Optimizing registrations: Taking a look at Picnik

July 13th, 2009

Topics: Innovation, Optimization

A huge part of doing optimization well is knowing what to test (put garbage in, get garbage out), so keeping up with good design philosophy is extremely valuable.  While brushing up on web design, I came across a Smashing Magazine article on UI design trends by Janko Jovanovic.  He uses a lot of great examples of good design, some of which are perfect for illustrating some optimization options.


With that in mind, I’m going to examine one of the sites mentioned and discuss the good, the bad and the testing opportunities I see.  The (lucky?) site I picked was Picnik, which has done a commendable job on their registration strategy.  (Also, like Widemile, they are a Seattle start-up.)  I only wish the site wasn’t flash based, which is more difficult to optimize.  Despite that, my thoughts on test variations and best practices are still applicable to it and any other registration campaigns.

Quick summary: Picnik is an online photo editing application.  You can upload photos and do easy photo editing all within the browser.  You can try out the app, even exporting and saving photos, without registration.

Let’s get started by checking out their form:


Although a bit busy, I like the way the form assists users.  It has a green highlight to for the selected field and dynamically pops up error messages (see the username alert below).  Additionally, it hides and locks the “again” fields until there is valid input in the corresponding field.


One highlight is how this is a good example of when a lightbox/page overlay type form might be appropriate (note that behind the form is the page I was working on, which has been darkened).  Why is it appropriate?  Because this is the form that pops up after the user clicks “Register.”  It makes sense to be direct and reduce additional marketing if the user indicates they want to sign-up by clicking directly on the register button.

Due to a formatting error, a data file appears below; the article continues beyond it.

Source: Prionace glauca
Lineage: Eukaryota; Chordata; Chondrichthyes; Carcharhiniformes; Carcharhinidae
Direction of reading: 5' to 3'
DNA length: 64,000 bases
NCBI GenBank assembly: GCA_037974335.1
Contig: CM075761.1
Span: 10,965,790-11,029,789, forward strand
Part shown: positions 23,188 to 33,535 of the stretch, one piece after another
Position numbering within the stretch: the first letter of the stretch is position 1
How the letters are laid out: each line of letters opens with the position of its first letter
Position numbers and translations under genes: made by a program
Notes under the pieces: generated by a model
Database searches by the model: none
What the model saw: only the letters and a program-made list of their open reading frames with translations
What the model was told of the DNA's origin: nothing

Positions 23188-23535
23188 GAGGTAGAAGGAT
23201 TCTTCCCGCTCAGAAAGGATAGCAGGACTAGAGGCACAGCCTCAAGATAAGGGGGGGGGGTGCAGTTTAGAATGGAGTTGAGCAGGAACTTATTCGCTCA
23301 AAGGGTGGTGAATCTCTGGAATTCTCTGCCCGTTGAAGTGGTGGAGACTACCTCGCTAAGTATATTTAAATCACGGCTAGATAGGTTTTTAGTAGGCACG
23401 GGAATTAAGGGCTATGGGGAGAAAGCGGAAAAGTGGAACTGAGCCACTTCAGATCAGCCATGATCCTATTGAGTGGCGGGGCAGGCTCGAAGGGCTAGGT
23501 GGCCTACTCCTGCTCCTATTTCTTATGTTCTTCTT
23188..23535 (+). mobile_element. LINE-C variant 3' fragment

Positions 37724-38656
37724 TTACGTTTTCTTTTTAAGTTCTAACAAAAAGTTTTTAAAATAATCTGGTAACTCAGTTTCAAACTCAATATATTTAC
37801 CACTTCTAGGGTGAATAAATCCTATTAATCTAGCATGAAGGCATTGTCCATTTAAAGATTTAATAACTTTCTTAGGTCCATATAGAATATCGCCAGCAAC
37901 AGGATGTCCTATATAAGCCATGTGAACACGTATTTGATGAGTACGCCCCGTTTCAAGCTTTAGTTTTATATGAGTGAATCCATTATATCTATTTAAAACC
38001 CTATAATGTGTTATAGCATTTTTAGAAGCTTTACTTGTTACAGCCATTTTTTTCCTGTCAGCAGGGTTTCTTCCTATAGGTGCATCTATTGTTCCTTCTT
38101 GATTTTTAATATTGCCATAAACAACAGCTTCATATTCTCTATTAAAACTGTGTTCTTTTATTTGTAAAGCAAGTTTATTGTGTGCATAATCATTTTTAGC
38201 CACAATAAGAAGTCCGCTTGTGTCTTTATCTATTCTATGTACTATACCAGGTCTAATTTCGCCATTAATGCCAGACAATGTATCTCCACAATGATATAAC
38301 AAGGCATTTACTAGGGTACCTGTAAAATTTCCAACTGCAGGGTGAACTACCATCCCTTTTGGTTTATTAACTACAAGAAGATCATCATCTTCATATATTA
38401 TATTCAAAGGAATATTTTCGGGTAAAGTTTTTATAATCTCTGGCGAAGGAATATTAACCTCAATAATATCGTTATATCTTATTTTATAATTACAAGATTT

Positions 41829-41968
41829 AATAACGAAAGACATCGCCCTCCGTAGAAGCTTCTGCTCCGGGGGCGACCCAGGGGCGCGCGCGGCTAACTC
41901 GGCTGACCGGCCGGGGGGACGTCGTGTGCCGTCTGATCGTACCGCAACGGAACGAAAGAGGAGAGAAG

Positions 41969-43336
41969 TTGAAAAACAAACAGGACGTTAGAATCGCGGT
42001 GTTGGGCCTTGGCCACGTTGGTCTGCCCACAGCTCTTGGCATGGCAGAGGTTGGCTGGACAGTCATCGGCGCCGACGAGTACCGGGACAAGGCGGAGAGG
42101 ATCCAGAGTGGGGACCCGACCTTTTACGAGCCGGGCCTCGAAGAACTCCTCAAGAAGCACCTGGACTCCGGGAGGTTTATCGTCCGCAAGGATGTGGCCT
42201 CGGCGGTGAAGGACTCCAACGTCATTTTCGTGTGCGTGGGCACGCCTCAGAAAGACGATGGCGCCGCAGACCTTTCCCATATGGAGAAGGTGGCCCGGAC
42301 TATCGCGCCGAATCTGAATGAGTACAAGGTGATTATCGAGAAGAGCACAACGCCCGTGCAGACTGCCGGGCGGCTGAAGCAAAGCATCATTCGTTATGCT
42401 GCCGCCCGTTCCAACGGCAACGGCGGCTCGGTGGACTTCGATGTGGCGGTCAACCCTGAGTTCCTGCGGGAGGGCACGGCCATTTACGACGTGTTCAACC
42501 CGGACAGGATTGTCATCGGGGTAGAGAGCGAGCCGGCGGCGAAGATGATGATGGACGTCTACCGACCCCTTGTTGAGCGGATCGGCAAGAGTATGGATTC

Is this right for your site/landing page/microsite?  It’s hard to say, but I would recommend testing it.  This would fall into the category of a funnel test because it eliminates a page in the registration funnel.  As long as your full page and lightbox form don’t have any glaring issues, you should quickly see the influence of whether a small and direct lightbox form works, or if a whole page with additional information is necessary.

In terms of testing this overlay form, there are a few big opportunities for improvement.

  • Testing title and intro copy. Use “free” in the headline and as the first word, e.g. “Free registration”, then list a few benefits rather than saying “All we need is a username, password, and email address.”
  • Eliminate typing passwords and emails twice. Test this to see if it has a negative impact on registrations and if it creates lot of nonstarters (people who register but never return to the app.)
  • Change the color of alerts to red instead of green because green is the site’s hyperlink color and also used for highlighting the selected field.
  • The button should stand out. Call to actions typically work better when they are a different color from the rest of the site.  The button copy should be amped up a bit to “Get Started Editing”, “Save your photos now” or something similar too.

So how does Picnik capture users that don’t click register directly?  They offer it after a photo is saved:


As you can see, this page has a lot more content than the lightbox form since its a full page.  It has the job of pushing someone into registering after having used the product.  This is a good technique (mentioned in Javanovic’s article), but there’s always the question of if you’re offering too much or too little.  Testing how much to offer would be a very interesting and fruitful optimization campaign.